Today marks the 5 year anniversary of Jordan's death. To commemorate her life, we'll post a series of blogs every day for the next few days. This first one was written by Elisha, Jordan's younger sister.
I think everyone that has gone through some tragic, life-altering event can agree that it had the potential to turn them into a somewhat pessimistic person. For me, it took a while to begin to see the world in a more positive light again.
My older sister, Jordan, suffered from severe depression the last six months of her life and ultimately died by suicide at the age of 22. Today marks the 5 year anniversary of her death and the word ‘Why’ has never seemed to escape my thoughts. Why Jordan? Why me? Why did I have to lose my older sister, my life mentor, my role model, my best friend? Why have my parents, two of the most incredible human beings you will ever meet, been made to suffer through the death of not one, but two children? Why did Jordan, the light of so many people’s lives, have to suffer from such a debilitating mental illness? Why did she have to be so overcome with darkness that her only escape was death? I could go on for hours with these questions that swirl through my mind.
I have a dry-erase board hanging on the wall in my apartment that my roommate and I write or draw whatever is inspiring us at any given moment. It can range anywhere from movie quotes and song lyrics, to drawings of Christmas trees and leprechauns. At the start of the year, we listed out our 2017 New Year’s resolutions. Most of mine were your typical cliché resolutions – eat out less, read more books, visit one country I’ve never been to, etc. But there was one that I’ve really been pushing myself to be consistent about, and it reads “Optimism > Pessimism.”
I don’t consider myself to be a negative person, and I don’t believe the people who are closest to me would describe me as one either. However, there are some things I can’t help but be negative or mad or sad about after losing my sister. In the last 5 years since Jordan’s death, I’ve thought a lot about the things that I’ll never be able to do again. I also constantly think about what the future looks like for me and one of my immediate thoughts is that Jordan will never be there. I’ve slowly come to realize that these negative thoughts don’t particularly benefit my mental stability. I know for a fact that Jordan would not want me to live my life like this and dwell on these thoughts. She would spin every pessimistic thought that enters my mind and turn it into an optimistic one, that’s just the type of person she was. She always wanted the best for me despite anything she was going through.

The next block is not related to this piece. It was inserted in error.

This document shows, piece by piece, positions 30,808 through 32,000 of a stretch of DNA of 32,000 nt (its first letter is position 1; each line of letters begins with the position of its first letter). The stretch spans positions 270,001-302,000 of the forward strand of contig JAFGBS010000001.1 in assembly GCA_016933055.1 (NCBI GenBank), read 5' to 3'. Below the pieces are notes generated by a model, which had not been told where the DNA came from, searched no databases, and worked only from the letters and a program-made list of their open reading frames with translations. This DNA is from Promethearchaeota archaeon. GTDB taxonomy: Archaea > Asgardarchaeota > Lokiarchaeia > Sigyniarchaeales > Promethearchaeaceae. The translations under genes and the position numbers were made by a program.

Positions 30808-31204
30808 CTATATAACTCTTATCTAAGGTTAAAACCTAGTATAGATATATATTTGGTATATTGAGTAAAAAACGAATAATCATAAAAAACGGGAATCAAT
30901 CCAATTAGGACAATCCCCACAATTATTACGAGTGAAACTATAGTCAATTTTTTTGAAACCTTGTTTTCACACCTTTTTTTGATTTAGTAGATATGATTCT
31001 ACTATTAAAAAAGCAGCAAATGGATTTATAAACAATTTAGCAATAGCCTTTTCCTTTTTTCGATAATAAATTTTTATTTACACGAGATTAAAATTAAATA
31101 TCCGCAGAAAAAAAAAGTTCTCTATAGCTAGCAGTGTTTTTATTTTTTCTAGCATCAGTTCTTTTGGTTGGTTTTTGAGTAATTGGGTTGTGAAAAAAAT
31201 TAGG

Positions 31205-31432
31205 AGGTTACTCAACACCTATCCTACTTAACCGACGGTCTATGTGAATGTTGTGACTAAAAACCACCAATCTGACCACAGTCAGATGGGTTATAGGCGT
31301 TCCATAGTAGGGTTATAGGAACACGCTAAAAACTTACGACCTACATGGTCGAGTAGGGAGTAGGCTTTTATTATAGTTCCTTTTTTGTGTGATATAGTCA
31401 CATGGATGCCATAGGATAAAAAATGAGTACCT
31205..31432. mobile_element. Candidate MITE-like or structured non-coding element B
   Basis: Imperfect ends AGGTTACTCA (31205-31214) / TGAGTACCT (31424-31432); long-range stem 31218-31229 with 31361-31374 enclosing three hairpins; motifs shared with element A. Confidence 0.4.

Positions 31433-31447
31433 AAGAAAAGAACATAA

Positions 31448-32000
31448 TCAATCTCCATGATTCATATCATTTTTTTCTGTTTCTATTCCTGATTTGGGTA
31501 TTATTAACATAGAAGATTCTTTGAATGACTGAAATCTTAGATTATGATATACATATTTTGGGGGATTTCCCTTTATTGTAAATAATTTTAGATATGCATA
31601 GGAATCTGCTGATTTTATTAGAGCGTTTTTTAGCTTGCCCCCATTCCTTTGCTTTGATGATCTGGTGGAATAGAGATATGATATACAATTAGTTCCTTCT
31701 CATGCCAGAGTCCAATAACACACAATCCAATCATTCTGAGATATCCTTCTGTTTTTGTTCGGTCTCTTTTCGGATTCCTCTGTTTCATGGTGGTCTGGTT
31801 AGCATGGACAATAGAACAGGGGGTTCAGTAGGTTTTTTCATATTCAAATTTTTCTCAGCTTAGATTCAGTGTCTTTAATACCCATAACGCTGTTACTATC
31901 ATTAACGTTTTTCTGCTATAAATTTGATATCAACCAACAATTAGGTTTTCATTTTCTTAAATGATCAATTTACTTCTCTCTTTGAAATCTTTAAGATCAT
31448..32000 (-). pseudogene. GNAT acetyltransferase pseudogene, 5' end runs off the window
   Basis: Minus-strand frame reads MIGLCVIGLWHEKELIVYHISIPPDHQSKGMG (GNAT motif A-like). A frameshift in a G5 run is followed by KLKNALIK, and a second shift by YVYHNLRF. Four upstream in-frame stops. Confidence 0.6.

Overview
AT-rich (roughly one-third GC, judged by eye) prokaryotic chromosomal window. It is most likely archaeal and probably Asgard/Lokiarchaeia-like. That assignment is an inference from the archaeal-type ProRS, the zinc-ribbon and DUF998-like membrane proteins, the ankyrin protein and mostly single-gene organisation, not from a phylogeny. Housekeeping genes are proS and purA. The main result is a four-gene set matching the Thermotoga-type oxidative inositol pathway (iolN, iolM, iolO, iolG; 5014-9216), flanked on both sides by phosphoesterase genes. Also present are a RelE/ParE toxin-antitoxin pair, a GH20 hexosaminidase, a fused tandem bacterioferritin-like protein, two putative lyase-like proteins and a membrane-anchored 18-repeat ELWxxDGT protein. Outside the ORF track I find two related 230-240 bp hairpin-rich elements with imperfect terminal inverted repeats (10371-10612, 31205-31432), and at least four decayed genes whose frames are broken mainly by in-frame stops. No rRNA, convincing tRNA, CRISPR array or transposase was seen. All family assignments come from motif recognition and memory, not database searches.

So, I’ve been trying my best to implement the mantra of “Optimism > Pessimism” into my life, not only when it comes to thoughts of Jordan, but in all aspects of my life. Below are some pessimistic thoughts I’ve had related to Jordan, followed by a more positive outlook, similar to how Jo would have spun them.
- She’ll never be able to visit me in whatever city I’m living in (Chicago, currently) and I’ll never visit her in whatever awesome city she might have been living today (Detroit, NYC, Buenos Aires, etc.) -- I’d like to think her incredible sense of adventure rubbed off on me and has given me the courage to travel to places like Cape Town, South Africa by myself or leave my hometown and move to a brand new city. I also like to think that part of what drew me to move to Chicago was a mutual love for the Midwest (Jordan attended the University of Michigan). Or maybe we were both just dying to escape the brutal Texas heat.